Business boot camp: what the armed services can teach industry

Tim Tyler, Head of Defence Development
01 September 2017
Image of military men climbing over a wooden structure.
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Tim Tyler joined the Army in 1972 and studied Engineering at Cambridge. He retired from military service in 2008 as a Major General. He held senior military roles in business planning, HR and procurement. Since 2008 he has worked in business development and strategy. There's a lot that industry can learn from the armed forces approach, he says.

1. Joint training leads to mutual understanding

Our servicemen and women go through the same training together, which presents a huge advantage over industry. There are differences between the initial individual training provided by the three services – Royal Navy, Army and RAF – as well as the specialisations within them, but all three train together and joint individual training is provided for more senior staff which covers the three services.

This is important in managing internal ‘conflict’ when people disagree or when things don’t go to plan – people know each other well and have a clear understanding of each other's businesses. The application of this in the business world is that if employees train or work closely with key external stakeholders on a regular basis then it can only enhance mutual understanding of roles.

2. No plan survives first contact with the enemy

A key element of military doctrine is about dealing with that old and wise saying that ‘No plan survives first contact with the enemy’. What that means is that however brilliant a plan is, inevitably things will never go precisely as expected. This is, however, not an excuse for not planning! It is about recognising that an integral part of the planning process has a very clear focus on contingency planning and about teaching people to look out for and respond to the unexpected. A lot more emphasis could be placed on planning for the unexpected.

3. On having a shared sense of destiny

Perhaps this is most clearly seen in the Royal Navy where every member of the crew, whether weapon operator, navigator, engineer, supply specialist, cook or any other specialisation is wholly committed to the ship. The success of the mission is shared and so are the risks – including the possibility of the ultimate sacrifice. The more an organisation can foster a sense of a shared destiny, the more its employees will be committed to the cause.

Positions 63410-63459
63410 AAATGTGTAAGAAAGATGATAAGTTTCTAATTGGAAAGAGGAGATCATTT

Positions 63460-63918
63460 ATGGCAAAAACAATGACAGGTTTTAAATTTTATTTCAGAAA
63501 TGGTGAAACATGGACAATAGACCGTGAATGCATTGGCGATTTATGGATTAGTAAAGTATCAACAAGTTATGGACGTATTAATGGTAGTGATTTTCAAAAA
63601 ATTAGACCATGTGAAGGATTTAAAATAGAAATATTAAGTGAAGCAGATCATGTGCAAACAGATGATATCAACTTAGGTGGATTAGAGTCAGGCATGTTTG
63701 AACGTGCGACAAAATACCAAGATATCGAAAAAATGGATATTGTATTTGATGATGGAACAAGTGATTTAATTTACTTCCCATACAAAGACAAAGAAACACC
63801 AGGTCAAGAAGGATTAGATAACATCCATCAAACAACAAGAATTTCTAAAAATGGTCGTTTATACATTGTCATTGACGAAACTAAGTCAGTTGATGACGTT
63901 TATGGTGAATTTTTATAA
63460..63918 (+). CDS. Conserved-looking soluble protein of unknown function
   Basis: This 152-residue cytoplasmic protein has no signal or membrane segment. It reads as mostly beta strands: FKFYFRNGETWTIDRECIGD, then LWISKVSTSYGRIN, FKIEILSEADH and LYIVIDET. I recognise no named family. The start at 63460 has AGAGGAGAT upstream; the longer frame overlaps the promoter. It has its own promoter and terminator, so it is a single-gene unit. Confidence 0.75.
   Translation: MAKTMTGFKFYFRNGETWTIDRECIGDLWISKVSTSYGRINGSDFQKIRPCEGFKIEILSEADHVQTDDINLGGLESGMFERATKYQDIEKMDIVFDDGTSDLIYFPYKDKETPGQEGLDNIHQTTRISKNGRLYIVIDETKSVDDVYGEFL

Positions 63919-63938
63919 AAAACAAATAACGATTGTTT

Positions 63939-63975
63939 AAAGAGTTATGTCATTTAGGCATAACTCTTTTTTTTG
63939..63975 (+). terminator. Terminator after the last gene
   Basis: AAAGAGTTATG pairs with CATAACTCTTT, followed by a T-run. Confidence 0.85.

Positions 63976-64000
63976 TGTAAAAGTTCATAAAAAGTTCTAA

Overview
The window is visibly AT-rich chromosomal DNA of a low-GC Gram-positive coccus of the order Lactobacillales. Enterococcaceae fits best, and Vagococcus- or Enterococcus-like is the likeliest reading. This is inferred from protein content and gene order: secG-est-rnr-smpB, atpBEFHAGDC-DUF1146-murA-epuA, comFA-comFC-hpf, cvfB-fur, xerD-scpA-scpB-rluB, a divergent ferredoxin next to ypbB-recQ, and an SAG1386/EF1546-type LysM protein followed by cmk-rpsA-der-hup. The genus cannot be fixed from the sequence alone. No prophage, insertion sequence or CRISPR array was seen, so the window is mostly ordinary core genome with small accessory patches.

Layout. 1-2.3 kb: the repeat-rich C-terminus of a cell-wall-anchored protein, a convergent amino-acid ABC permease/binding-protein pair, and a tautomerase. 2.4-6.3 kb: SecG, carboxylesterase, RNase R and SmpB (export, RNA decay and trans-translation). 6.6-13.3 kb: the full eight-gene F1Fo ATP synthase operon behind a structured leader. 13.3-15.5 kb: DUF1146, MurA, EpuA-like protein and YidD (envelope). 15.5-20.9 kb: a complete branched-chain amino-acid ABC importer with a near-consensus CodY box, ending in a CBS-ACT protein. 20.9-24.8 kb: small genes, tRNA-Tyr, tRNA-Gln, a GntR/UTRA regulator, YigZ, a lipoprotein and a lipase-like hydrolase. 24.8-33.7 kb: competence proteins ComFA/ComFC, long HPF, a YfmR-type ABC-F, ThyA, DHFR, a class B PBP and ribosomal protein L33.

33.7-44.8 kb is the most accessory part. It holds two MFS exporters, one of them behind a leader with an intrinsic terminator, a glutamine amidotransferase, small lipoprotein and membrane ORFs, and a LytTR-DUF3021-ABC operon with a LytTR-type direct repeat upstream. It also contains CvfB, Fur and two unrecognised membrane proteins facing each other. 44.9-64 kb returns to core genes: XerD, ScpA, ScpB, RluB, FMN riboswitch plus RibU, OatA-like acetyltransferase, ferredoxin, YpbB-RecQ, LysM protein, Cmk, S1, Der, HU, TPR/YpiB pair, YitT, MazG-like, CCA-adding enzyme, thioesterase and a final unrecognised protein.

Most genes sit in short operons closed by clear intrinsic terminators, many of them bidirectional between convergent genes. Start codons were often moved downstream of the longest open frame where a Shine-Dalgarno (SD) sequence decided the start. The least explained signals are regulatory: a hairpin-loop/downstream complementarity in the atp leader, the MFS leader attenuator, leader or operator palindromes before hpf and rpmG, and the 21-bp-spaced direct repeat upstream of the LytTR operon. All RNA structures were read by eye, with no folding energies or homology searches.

4. ‘Requirement’ is an overused word

In any resource-based decision there are rarely ‘diamond hard’ requirements but there is always a priority list of possibilities – some of which will fall below the affordability line. This is true in military life, but there is often a penalty in taking ‘one more' thing, often in terms of time and flexibility as well as cost.

Think of this as packing your rucksack before a mission: some items are clearly more important than others and there is limited room. Heavier items might weigh you down. In business, you are constantly faced with a set of possibilities and careful assessment must take place to judge which options to pursue.

5. Client and outsourcer – there is no clear dividing line

This issue has tested the military for generations. Wellington’s campaigns were dependent on a host of outsourced services. The British performance in the Crimean War was severely limited by a failure to understand the logistic needs and the lack of local resources to meet them. In both World Wars, UK industry was so committed to manufacturing that the only way the military could be sustained was to develop very large support services – which now form a smaller proportion of today’s Armed Forces as industry has increasingly taken them on.

Organisations can only prosper if their suppliers and their clients do as well – helping one another achieve this is crucial.



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